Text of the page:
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Bloodshed In Gorukhuti: Is Assam Govt Really Reclaiming ‘Agricultural Land’ Or It’s An Act Against ‘Foreigners’?

The police brutalities against the Maynals and Hussains look very timely for BJP with bypolls in six Assembly elections lined up.

Bloodshed In Gorukhuti: Is Assam Govt Really Reclaiming ‘Agricultural Land’ Or It’s  An Act Against ‘Foreigners’?
Bloodshed In Gorukhuti: Is Assam Govt Really Reclaiming ‘Agricultural Land’ Or It’s An Act Against ‘Foreigners’?
outlookindia.com
2021-10-01T17:20:24+05:30

Maynal Hoque had just wit­­ne­ssed policemen beating up his 14-year-old daughter Sonia. Enraged, he picked up a stick and ran at the cops in riot gear and arm­­ed with auto­matic weapons. As is to be exp­e­c­ted in the speedily emerging ‘new’ Assam—where policemen have vir­tually been given the license to shoot first and ask questions later in the guise of self def­e­nse—he was brought down by a bullet in the chest, with no attempt made to overpower him by the scores of cops.

What followed in Gorukhuti village under Sipajhar revenue circle in Darrang district of central Assam on September 23 will be etched in memory, till another such incident relegates it to the trash can. As Maynal lay motionless, an official photographer, Bijoy Shankar Baniya, assigned to the team of district administration officials and policemen to record the eviction of the Maynals and Sonias, stomped on him, kicking and kneeing the prone body. A couple of cops too joined, hitting the limp body with batons and rifle butts. The video clip went viral, drawing scorn, and Baniya landed in jail.

The incident, in which three people—Maynal, 12-year-old Sheikh Farid, and Saddam Hussain—died when cops ope­ned fire at villagers resisting eviction from land they have inhabited for decades, can be traced to the BJP government’s recently announced decision to free encroached land. In Sipajhar, the government has decided to start a community agriculture project, and earmar­ked around Rs 9 crore for the purpose.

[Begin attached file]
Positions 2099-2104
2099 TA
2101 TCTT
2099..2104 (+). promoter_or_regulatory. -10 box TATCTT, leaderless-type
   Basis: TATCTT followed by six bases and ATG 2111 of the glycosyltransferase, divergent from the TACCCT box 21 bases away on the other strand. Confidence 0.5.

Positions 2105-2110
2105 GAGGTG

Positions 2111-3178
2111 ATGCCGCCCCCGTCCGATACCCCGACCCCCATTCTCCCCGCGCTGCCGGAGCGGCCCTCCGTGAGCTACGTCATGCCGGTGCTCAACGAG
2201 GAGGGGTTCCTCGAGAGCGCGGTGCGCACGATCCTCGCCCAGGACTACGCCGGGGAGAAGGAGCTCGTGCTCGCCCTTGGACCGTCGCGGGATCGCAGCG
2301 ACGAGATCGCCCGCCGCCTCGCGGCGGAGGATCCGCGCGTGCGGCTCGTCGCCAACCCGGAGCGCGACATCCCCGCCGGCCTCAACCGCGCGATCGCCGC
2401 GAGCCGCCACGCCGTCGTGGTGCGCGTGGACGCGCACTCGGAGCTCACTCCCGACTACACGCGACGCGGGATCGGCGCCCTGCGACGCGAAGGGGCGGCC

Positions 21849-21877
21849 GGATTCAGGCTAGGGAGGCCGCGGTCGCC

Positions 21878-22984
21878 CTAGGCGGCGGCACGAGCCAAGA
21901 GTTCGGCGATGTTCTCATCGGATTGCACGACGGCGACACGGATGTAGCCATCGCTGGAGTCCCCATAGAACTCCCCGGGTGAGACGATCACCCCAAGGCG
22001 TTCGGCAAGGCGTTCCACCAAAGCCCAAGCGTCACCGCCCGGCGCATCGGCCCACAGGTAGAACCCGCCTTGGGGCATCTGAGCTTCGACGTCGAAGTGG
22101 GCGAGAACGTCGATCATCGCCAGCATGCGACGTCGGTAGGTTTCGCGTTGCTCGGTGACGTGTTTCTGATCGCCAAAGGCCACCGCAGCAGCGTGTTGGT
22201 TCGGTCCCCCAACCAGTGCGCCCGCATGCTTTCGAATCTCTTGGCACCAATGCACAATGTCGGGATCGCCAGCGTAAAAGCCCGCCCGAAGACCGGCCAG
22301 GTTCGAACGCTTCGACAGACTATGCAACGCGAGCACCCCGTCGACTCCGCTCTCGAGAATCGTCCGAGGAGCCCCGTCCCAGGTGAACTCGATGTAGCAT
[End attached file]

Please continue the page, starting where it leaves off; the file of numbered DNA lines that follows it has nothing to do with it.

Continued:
On September 20, the government had evicted 800 families from Dhalpur vill­­a­­ge in the same circle. There was no trouble there as not only had the evictees been assured of alternative land, but also shown the plots. This was not the case in Gorukhuti village. The villagers had agr­eed to relocate in principle—some had even demolished their shelters the night before—but on that day, they were shoc­ked and angered after police arrived in the morning and drove bulldozers over the remaining houses. In retaliation, they pelted stones and attacked the cops with sticks, leaving some of them inju­red, prompting others to open fire.

Assam chief minister Himanta Biswa Sarma has accused certain groups like the Islamist PFI (Popular Front of India) and some individuals, including a lectu­r­er of a local college, of instigating the villagers. “There were supposed to be 60 households. Where did 10,000 people come from?” he asked. He also alleged that a certain group had collected Rs 28 lakh from villagers, assuring them they would not be evicted. “But when they failed, they instigated the people to attack the cops,” he said. The governm­e­nt has ordered an inquiry in the matter by a retired judge of Gauhati high court.

The incident could not have come at a more opportune time for BJP, with by­p­o­lls for six assembly seats lined up in the coming days. Once more at centrestage is the “Bangladeshi”—an issue poli­tical parties have exploited for decades. History has already been revisited to rec­ollect how several indigenous people were killed in this very Gorukhuti area in 1983, at the height of the movement aga­inst “foreigners”. The Maynals and Hussains are seen as “illegal immigra­nts” from the neighbouring country, even if their names appear in the NRC, or they possess Aadhaar cards, or have been voting in Indian elections for years. The government now wants to take the land for “agricultural purposes” from those people who have been tilling it for decades. And the saga will be repla­y­ed again and again, as soon, the evictees will reappear on another char that eme­rges from the Brahmaputra as it keeps changing course, leaving them open to being labeled “illegal immigrants” all over again. 

(This appeared in the print edition as "Blood On The Char")

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